It’s getting scarier out there for a lot of people – especially for future moms. Especially for those who can’t get the green bug out of their mind. Anthrax, mad cow disease, mold contamination in the Katrina states – our home is where we used to feel protected from anything creepy that might spread germs. No wonder, we are reaching for products that enable us to get a better sense of self-protection.

Antibacterial all-purpose cleaners and hand wipes today are more popular than ever. Are they good for a newly green mum? Let’s take a look. Most of them are made of petroleum, a non-renewable source. Some detergents contain alkylphenol ethoxylates, suspected hormone disruptors; and all antibacterial cleansers prompt bacteria to mutate and produce antibiotic-resistant offspring, according to a 2000 World Health Organization report. Chlorine bleach, even in mild solution, creates organochlorines that are known to break havoc on immune system and to even trigger an array of cancers. (Are you still swimming in a chlorinated pool, by the way?) Chlorine is doing double whammy when mixed with another popular antibacterial agent, triclosan. Together they form chloroform, a potential toxin and suspected carcinogen.

I am not telling you to embrace bacteria – this would be criminal. But I can’t recommend you pouring some industrial-strength solution over all of your kitchen surfaces and door knobs. So what can you do to cope with the reality of dangerous bacteria? There’s no way around it: Wash like crazy. Cleanse your hands before handling any food and after touching raw meat or poultry. Thoroughly wash “prewashed” produce and all vegetables and fruit you will peel.

To kill food-borne pathogen bacteria such as E.coli or salmonella use hot, soapy water to wash all cutting boards, dishes, knives, and surfaces that have touched raw meat or eggs.

To disinfect bathroom or kitchen surfaces, try white vinegar which helps kill bacteria, mold, and viruses. For added peace of mind, you may consider buying “green” antibacterial cleansers such as EPA-registered Earth Power Herbal Disinfectant, Bio-Shield Cleaner or all-purpose cleansers by Seventh Generation and Ecover. While vinegar is a good natural disinfectant, when you have a newborn, commercial disinfectant is called for.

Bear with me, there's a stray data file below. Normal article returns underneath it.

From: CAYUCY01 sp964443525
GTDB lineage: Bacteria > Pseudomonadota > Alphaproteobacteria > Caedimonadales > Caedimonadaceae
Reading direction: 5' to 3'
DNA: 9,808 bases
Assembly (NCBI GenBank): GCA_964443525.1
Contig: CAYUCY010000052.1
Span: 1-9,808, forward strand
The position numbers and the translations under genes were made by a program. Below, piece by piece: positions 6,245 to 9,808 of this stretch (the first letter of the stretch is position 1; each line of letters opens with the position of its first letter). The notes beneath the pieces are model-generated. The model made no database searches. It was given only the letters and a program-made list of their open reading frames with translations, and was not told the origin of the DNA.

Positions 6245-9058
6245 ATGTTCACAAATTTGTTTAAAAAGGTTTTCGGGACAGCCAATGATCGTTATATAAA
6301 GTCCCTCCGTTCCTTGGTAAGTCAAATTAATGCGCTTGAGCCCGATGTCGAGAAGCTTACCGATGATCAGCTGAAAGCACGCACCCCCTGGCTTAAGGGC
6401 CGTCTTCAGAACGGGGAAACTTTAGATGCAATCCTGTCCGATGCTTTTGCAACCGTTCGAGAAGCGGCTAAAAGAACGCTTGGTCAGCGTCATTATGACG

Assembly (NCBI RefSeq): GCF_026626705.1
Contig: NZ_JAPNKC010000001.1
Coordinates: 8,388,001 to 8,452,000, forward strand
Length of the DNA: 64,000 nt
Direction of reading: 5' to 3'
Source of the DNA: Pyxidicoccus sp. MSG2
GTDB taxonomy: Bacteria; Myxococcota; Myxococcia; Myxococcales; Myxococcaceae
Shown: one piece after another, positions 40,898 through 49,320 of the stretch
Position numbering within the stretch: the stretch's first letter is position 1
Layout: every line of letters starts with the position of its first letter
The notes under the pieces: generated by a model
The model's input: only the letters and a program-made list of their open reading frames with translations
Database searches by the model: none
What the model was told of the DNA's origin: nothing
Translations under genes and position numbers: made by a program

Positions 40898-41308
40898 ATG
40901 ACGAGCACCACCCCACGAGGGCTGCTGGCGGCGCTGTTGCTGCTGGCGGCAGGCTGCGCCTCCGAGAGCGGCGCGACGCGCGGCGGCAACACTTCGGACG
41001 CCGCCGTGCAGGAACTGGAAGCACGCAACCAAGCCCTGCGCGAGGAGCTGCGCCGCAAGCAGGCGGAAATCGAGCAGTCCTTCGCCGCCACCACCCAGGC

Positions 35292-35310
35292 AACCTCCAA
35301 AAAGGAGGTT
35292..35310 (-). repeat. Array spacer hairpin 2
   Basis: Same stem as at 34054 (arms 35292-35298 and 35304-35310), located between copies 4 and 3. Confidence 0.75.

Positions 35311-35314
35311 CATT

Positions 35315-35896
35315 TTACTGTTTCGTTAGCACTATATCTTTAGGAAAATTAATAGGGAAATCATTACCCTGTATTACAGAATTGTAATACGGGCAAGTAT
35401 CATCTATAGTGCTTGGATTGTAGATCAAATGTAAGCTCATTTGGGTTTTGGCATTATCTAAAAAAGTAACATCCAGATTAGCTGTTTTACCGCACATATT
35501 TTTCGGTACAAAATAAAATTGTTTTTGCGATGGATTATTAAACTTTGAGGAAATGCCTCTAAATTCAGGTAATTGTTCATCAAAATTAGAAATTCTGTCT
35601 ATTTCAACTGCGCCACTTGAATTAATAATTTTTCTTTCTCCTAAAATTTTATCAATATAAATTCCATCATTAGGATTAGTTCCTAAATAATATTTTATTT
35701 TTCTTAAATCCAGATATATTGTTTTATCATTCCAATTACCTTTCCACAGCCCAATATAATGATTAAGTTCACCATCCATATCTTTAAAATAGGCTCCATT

These days, there’s no shortage of antibiotic-laced wipes. Should you rush out to buy them? Not necessary, say infectious disease experts. Instead, wash hands thoroughly with warm, soapy water for at least 20 seconds, making sure to get in between fingers and under fingernails. For baby changing table and a bath tub you can use one of organic spray sanitizers that are formulated with strong alcohol, tea tree oil, witch hazel and citric acid. A simply wipe with vodka (just be careful not to sniff at the alcohol fumes!) will do the trick. Pour some plain unflavoured vodka in a spray bottle, add a couple of drops of lemon, rose and lavender oil, shake well and you just got yourself a perfectly natural antimicrobial spray.

Hand sanitizers like Purell kill 99.9 percent of most common germs, according to company claims, but ordinary soap washes away both bacteria and viruses. Just wash frequently, especially before eating or preparing food, after you handled your pet and of course after you came home from work or using public transportation. To encourage yourself to wash your hands frequently, splurge on some luxurious organic hand washes. Most often, they are very concentrated, too, so a little will go a really long way.

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